The spindle and whorl were brilliantly simple technology, portable and easily crafted from local materials, but they were slow in the production of string. Increasingly complex societies required more and more cloth to be produced at greater speeds.
The hand-spinning tools were replaced by the hand-spinning wheel and eventually by the water powered wheel, and the flying shuttle, which shot out of a box, backwards and forwards, carrying the weft without the weaver having to come into contact with the shuttle at all.
A subsequent landmark invention was the spinning jenny, in 1764, that allowed a single wheel to control eight spindles rather than the single spindle on conventional spinning wheels. Later versions had upwards of eighty spindles (British Library).
In order to weave cloth with images or patterns, the warp and weft had to be lowered or lifted to permit the different colour threads to be inserted by the shuttle, made easier by the drawloom. However, it was a slow, laborious process requiring the operator to make decisions on a row-by-row basis about whether each warp thread should be raised, kept in position, or lowered. The drawloom required two operators: the weaver who operated the shuttle, and another person to raise/lower the warp; complex patterns required more assistants.
In 1725, Basile Bouchon, working in one of the many silk centers in Lyon, France, revolutionised the weaving industry by inventing a semi-automated process that controlled the weaving with a perforated paper tape. A continuous roll of paper was punched by hand, in sections, each of which represented one tread, and the length of the roll was determined by the number of shots in each repeated pattern. This invention was the first industrial application of a semi-automated machine, making the production of textiles quicker, more efficient, and more uniform.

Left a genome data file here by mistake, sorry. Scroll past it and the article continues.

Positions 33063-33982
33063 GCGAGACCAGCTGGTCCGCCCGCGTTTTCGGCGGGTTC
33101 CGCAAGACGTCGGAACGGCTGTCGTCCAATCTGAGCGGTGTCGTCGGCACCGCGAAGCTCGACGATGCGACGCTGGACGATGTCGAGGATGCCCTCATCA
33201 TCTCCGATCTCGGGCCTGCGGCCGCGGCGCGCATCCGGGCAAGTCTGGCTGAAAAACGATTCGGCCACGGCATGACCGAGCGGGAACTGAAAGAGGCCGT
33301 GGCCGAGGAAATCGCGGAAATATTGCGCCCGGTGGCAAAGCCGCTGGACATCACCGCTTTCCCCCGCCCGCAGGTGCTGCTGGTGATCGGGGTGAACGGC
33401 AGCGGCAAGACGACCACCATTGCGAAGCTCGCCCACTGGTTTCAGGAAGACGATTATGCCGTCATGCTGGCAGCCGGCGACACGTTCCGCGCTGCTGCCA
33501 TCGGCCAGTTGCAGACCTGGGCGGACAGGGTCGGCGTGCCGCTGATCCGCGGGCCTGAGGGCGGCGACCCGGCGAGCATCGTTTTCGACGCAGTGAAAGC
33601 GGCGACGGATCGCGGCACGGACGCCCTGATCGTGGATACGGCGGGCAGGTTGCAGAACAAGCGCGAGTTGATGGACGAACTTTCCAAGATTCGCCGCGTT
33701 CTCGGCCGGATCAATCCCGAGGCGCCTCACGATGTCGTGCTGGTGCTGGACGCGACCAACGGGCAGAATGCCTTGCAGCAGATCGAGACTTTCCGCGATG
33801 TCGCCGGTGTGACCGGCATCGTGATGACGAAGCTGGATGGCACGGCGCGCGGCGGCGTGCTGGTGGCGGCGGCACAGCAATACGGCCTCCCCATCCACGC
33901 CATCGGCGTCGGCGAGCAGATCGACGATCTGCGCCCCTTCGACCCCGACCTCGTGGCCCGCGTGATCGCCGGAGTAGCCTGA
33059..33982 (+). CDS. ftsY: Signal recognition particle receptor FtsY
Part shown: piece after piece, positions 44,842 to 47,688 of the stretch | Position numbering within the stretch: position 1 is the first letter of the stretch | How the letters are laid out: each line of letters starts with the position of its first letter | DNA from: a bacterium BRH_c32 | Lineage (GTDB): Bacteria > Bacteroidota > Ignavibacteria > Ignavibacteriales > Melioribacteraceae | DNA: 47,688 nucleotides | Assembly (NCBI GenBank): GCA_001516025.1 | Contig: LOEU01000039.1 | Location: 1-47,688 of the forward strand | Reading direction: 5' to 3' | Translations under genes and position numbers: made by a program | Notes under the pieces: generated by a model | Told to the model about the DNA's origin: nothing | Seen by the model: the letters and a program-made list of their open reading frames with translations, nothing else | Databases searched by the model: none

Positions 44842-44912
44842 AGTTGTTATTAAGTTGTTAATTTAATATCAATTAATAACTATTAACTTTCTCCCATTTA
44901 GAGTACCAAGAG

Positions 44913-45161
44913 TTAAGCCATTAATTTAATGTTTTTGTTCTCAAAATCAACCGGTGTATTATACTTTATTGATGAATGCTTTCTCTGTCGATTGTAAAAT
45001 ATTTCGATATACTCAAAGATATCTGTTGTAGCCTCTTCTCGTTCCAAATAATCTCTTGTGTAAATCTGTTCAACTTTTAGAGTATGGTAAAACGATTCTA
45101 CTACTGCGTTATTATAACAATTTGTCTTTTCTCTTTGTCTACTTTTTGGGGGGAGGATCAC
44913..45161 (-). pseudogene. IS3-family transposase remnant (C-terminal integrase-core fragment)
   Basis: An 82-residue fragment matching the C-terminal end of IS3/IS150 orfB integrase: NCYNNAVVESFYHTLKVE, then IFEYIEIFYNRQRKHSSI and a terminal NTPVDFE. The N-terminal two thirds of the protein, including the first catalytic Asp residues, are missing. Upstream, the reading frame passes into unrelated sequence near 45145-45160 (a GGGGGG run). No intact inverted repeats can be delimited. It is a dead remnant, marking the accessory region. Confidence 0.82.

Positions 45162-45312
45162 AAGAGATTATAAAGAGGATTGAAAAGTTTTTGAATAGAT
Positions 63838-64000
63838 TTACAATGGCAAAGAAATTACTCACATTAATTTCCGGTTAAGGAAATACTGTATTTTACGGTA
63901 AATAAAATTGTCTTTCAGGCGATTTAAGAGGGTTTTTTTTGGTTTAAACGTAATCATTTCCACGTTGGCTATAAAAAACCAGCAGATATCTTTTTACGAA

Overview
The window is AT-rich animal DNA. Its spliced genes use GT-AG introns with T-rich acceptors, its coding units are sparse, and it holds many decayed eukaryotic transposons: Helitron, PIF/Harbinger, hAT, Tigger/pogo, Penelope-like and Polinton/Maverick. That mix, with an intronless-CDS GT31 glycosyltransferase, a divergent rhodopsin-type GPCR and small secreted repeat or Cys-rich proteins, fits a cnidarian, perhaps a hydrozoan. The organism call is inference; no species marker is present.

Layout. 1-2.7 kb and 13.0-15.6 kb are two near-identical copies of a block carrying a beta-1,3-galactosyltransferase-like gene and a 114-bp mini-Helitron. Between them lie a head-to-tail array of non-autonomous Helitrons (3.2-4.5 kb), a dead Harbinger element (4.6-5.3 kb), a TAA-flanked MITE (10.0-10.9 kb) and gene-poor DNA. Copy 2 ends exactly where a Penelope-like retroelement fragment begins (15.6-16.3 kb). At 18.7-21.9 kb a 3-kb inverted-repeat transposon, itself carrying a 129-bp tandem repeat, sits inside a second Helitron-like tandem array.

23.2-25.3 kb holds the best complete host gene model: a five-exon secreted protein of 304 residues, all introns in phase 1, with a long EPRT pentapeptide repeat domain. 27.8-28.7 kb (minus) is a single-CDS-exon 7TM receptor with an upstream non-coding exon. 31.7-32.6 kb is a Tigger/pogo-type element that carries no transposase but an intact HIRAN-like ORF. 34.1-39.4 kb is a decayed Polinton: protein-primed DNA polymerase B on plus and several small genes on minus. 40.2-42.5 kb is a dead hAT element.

(Detailed workings of this loom at History-Computer)
Improving on Bouchon’s mechanism, Jean Baptiste Falcon introduced, in 1728, a punched-card system tied together in an endless chain to control the loom. The holes punched in different sequence instructs the machine to weave out specific patterns and designs. However, a second person was still required to press the punched cards against the rods controlling the warp threads. Additionally, the paper had a tendency to break with continual use.
(Detailed workings of this loom at Weaving History)
Further improvements were made by Jean Baptiste Vaucanson, who eliminated the complicated system of weights and cords (tail cords, pulley box, etc.) that had been used to select which warp threads were to be raised during weaving. Vaucanson also added a ratchet mechanism to advance the punched paper each time that the cylinder was pushed against the row of hooks.
While Vaucanson’s machine was ingenious and technically sound, the metal cylinders were expensive and difficult to produce, and they could only be used for making images that involved regularly repeated designs.
(Detailed workings of this loom at Computer Timeline)
More than half a century later, Joseph-Marie Jacquard refined this technology, devising a way to automate the execution of the process, revolutionising the art of weaving. He pioneered the process of applying punched cards in the loom control system automatically so that the loom fed itself with the information it needed to carry out the next row of weaving. The weaver did not need an assistant, and had the ability to control the mechanism that maneuvered all the warp threads into the position they needed to be for each successive row of weaving. “Once all the punched cards had been made and strung together in the right sequence, that chain of punched cards could always produce the same design” (Postrel, The Fabric of Civilization p 36). This device was flexible. Any image or pattern could be embodied into the chain of punched cards and woven by the Jacquard loom.
(Detailed workings of this loom at Science + Industry Museum)
The cards for specific patterns were punched, labelled, and stored on shelves allowing workshops to produce works to order. The Jacquard loom, patented in 1804, would come to impact the computing world in its introduction of the punch-card technology.